administration and necessary before the 140,000 American forces in Iraq
can begin withdrawing.
These officials say the training of Iraqi forces is moving ahead well.
"We're making good progress," Secretary of Defense Donald H. Rumsfeld
told soldiers last week at Fort Campbell, Ky. "They've had some bad
setbacks when they weren't fully trained or fully equipped. But for the
most part, they are doing a darned good job as their chain of command
system is developed."
But on Sunday, four Senate Republicans - Richard G. Lugar of Indiana,
chairman of the Senate Foreign Relations Committee; Chuck Hagel of
Nebraska; John McCain of Arizona; and Lindsey Graham of South Carolina -
criticized the administration for the problems facing American troops in
"We're in trouble, we're in deep trouble in Iraq," Mr. Hagel said on the
CBS News program "Face the Nation."
The training of Iraqi security forces has become a central issue ahead
of the Iraqi election, scheduled for January, and the American election
in November. Mr. Rumsfeld and General Myers said earlier this month that
the American strategy to retake rebel-held strongholds in Iraq,
especially in the so-called Sunni triangle north and west of Baghdad,
would rely on training and equipping enough Iraqis to take a lead role.
But General Myers said the Iraqis would not be ready until the end of
the year to join American forces in any assault against the rebel havens
and then keep the peace afterward. Some administration officials express
concern that if significant parts of the Sunni areas cannot be secured
by January, it may be impossible to hold a nationwide election that
would be seen as legitimate.
The administration said last week that it would shift $1.8 billion from
reconstruction projects to law enforcement and security, principally to
train and equip an additional 80,000 police officers, border guards and
soldiers, and build facilities for them.
As violence increases across Iraq, military officials here report
growing tensions between Prime Minister Ayad Allawi and General Petraeus.
Dr. Allawi wants more Iraqi security forces and wants them more quickly,
but General Petraeus, mindful of the Iraqis' woeful performance in April
against an insurgents in Falluja and Najaf, wants to give them more
training before they hit the streets. So far, General Petraeus's view
has prevailed, officials said.
Dr. Allawi is said to be eager to get Iraqi troops into battle, and at a
recent tour of the American-sponsored training facilities near Baghdad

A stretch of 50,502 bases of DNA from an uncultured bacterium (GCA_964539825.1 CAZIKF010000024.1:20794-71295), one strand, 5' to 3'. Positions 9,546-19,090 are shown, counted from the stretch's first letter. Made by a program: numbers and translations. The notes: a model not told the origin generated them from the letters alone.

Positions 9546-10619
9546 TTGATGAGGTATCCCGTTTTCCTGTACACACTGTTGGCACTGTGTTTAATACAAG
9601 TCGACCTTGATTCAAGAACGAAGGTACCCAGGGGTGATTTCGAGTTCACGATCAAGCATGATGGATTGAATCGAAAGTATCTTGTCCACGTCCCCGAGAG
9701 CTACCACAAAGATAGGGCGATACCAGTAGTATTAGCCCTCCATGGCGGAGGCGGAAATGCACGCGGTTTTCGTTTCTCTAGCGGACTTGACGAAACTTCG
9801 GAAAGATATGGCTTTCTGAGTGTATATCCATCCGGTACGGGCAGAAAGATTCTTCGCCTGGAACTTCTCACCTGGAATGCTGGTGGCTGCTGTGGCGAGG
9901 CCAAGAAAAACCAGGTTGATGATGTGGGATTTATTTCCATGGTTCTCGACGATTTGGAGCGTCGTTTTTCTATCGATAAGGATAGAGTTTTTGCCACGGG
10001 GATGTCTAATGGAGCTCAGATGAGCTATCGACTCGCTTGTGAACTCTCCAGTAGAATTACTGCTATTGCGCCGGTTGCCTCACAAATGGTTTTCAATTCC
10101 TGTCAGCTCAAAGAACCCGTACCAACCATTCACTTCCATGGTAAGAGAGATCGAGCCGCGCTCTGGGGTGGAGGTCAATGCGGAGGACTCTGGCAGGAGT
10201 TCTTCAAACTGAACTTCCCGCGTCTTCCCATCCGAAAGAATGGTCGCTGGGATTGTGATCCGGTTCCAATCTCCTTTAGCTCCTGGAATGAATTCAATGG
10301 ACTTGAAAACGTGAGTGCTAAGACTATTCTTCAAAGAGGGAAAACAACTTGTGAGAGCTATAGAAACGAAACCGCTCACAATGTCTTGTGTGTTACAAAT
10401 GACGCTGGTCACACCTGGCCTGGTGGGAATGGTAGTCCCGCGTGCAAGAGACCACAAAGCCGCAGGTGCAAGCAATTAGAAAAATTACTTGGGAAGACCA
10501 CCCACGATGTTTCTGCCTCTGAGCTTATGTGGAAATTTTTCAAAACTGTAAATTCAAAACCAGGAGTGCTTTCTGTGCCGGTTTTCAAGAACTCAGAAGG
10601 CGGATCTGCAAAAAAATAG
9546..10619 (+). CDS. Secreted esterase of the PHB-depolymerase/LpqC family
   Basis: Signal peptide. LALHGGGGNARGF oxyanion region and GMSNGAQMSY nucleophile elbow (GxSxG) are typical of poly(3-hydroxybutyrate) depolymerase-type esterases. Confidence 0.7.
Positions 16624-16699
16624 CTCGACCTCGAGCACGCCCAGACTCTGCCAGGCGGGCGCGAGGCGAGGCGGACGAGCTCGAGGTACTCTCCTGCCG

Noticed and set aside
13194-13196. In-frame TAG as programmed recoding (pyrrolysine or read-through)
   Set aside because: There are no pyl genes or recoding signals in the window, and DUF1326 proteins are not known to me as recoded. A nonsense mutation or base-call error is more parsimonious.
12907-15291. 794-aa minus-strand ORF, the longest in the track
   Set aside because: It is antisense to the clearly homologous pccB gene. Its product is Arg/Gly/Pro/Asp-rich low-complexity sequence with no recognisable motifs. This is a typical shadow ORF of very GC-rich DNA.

International Airport, he watched as Iraqi recruits drilled.
Evidently pleased, Dr. Allawi told the recruits that their work was just
beginning. "There will be battles coming, and we will destroy the
enemy," he told the Iraqi soldiers standing before him. "Whatever you
need, let me know."
General Petraeus, who commanded the 101st Airborne Division during the
invasion of Iraq in 2003, assumed his new job in June. He works closely
with the Iraqi Defense and Interior Ministries, as well as with the
American commanders whose troops are conducting much of the training.
Last week, the Army Reserve announced that 800 soldiers from the 98th
Division, based in Rochester, N.Y., would be sent to Iraq during the
next nine weeks to assume a lead training role. It will be the unit's
first overseas deployment since World War II.
General Petraeus inherited a smaller organization when he took over, and
he has had to build a broader headquarters largely from scratch. Troops
with particular specialties were identified for yearlong tours, and in
some cases activated from the Reserve or National Guard.
Commanders in Iraq say General Petraeus's headquarters has provided
crucial help in cutting through bureaucratic delays. "They were very
helpful in getting us a battalion set of equipment that in the past
would have taken much longer to get," Col. Michael Rounds, who commands
the Army's Stryker brigade in northern Iraq, said in a telephone
interview from Mosul.
Meanwhile, the Iraqi security forces are growing steadily. As late as
this summer, Mr. Rumsfeld and other Pentagon officials frequently
boasted that the Iraqi ranks had swelled to more than 200,000. Since
early August, however, Mr. Rumsfeld has been careful to note that only
about half of those forces are sufficiently trained and equipped.
American officials and commanders praised the performance of the Iraqi
commando battalion, counterterrorist force and two so-called
interventional battalions that fought last month in Najaf against
loyalists to the Shiite cleric Moktada al-Sadr.
"Their capabilities are still uneven, but they're improving as we arm
and equip them better, improve their infrastructure, give them
additional training, and help them weed out the weak leaders," one
American general said. "Nothing's quick in Iraq and nothing's easy."
Dexter Filkins contributed reporting from Baghdad for this article.